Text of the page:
What a whopper! Extraordinary photo emerges of a ‘MEGASHARK’ lurking off the coast of Australia – and it’s hungry for a snack

  • Picture emerges of great white shark stalking a tuna farm in Port Lincoln
  • Viral image shows apex predator  ‘chillin’ in South Australian waters
  • Fisherman is seen pointing at the shark from the safety of a vessel 

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An extraordinary photo has emerged of a ‘megashark’ – estimated to be about 5m long – lurking near a tuna farm off the southern Australian coastline. 

A frightening image emerged on Friday showing the apex predator prowling just metres away from a fisherman off Port Lincoln, South Australia

‘It’s a real picture and it’s quite common for these huge sharks to haunt the tuna farms,’ online fishing identity Trapman Bermagui told Daily Mail Australia.

A commercial fisherman who runs the Trapman Bermagui social media told Daily Mail Australia the image was legit: ‘It’s a real picture and it’s quite common for these huge sharks to haunt the tuna farms’

The image shows a worker in a hi-vis pointing at the enormous great white from the safety of his fishing vessel.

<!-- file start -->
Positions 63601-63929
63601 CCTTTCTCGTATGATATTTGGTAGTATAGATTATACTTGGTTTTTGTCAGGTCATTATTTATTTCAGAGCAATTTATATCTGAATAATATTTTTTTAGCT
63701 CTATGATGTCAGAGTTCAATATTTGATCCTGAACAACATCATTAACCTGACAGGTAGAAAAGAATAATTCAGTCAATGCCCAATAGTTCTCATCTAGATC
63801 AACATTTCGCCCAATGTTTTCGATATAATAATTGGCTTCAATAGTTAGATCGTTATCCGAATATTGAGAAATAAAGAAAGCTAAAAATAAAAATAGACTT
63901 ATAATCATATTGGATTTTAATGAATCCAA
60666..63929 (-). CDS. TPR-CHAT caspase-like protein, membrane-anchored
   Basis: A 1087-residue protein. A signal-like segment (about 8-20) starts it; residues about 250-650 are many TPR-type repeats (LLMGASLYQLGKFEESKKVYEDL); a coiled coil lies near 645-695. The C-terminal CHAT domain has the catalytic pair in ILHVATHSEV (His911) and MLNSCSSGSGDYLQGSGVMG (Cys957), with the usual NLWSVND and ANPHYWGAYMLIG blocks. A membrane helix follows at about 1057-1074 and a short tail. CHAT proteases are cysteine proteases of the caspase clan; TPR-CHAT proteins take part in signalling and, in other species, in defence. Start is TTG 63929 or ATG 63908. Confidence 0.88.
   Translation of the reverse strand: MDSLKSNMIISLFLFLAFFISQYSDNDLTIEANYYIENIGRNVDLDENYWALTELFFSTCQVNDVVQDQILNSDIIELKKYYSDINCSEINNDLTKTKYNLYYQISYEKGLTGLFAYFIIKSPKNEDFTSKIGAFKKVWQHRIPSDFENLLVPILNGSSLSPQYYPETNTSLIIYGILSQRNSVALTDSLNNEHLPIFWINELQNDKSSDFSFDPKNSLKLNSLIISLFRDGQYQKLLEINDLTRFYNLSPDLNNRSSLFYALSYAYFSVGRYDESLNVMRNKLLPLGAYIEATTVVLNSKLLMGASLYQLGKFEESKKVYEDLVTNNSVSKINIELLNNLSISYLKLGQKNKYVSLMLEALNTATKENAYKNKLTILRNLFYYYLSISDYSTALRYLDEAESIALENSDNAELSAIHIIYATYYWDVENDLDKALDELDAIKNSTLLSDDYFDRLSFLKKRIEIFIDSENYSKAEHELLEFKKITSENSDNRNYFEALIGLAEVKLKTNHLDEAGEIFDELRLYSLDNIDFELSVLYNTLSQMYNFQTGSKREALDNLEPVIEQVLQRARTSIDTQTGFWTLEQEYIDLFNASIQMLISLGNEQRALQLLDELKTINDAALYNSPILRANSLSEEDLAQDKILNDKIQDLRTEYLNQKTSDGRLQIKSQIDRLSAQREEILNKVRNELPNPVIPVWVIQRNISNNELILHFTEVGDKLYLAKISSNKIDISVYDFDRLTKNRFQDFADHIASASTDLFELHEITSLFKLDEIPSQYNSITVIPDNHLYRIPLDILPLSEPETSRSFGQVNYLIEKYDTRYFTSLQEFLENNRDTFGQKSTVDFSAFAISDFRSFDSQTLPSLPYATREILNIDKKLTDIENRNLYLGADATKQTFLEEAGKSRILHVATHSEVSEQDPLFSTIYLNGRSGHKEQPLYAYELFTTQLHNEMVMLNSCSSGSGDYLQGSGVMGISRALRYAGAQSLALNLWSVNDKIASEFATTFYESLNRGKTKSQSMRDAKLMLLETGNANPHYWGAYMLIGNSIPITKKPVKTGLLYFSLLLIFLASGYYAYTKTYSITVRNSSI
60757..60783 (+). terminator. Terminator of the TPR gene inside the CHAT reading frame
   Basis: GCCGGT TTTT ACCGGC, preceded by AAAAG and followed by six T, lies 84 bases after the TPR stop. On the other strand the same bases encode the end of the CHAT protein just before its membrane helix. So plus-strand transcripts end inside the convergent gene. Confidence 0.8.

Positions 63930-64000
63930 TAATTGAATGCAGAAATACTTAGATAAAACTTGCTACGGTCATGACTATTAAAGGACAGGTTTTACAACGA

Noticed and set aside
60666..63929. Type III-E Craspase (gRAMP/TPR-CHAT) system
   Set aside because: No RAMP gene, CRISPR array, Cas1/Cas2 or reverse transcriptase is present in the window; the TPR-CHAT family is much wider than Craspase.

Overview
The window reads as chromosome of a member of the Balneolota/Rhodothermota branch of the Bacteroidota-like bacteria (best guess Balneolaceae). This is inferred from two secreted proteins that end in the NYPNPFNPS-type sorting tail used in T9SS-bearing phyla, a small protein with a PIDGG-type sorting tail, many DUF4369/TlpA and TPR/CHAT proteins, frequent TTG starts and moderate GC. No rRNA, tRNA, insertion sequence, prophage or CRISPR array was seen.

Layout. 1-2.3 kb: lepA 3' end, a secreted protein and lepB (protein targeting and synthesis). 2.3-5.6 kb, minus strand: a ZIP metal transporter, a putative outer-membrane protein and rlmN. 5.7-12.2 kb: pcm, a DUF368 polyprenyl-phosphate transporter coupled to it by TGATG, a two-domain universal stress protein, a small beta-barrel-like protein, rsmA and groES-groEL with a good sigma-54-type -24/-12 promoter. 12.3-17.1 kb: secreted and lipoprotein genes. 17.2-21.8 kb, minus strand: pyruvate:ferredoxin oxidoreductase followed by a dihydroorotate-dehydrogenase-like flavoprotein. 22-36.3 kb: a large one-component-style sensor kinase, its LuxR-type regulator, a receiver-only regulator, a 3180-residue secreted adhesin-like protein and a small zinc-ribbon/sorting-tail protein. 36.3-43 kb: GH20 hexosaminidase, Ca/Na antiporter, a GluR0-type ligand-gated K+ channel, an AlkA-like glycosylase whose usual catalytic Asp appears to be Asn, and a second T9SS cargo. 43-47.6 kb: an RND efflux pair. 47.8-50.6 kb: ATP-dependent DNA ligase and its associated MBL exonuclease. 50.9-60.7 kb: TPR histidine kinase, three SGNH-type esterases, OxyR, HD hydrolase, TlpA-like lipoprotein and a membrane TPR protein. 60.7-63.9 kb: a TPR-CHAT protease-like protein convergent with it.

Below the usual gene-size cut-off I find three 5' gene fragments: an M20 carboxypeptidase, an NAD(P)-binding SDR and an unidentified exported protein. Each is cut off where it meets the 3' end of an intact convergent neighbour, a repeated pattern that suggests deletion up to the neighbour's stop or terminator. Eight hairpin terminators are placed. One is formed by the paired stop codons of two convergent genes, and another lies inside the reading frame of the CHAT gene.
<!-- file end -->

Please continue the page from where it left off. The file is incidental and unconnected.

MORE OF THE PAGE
A fan who sent in the image urged viewers to take into account the size of the worker: ‘See the guy in the photo for reference!’

Many fishermen were awed by the massive visitors, ‘chillin’ and waiting for some snacks’. 

One described it as an ‘absolute monster’, another as a ‘megashark’ while another quipped ‘(we’re) gonna need a bigger tuna net’.  

‘Probably end up on the deck of your boat,’ another joked. 

The frightening image emerged on Thursday showing the large fish lurking in waters near a tuna farm off the Port Lincoln coast in South Australia (pictured)

The frightening image emerged on Thursday showing the large fish lurking in waters near a tuna farm off the Port Lincoln coast in South Australia (pictured)

Great white shark: Facts you need to know about

The great white shark, also called a white pointer, is arguably the most feared underwater creature.

Their average lifespan is upwards of 70 years.

For 15 million years they have roamed the world’s oceans, to become known as the apex predator of the sea. 

Although so few, great white shark fatal attacks spark massive media attention in papers and TV forums around the world. 

And of the 63 fatal attacks ever recorded in the history of human deaths, 27 of these have occurred in Australia.

You are five times more likely to get struck by lightening than suffer at the jaws of a great white shark.

Juveniles eat fish and as they grow bigger, they take larger prey including marine turtles, seals, dolphins and small whales.

They also scavenge on the carcasses of large whales.

Source: Underwater Australasia and Australian Geographic

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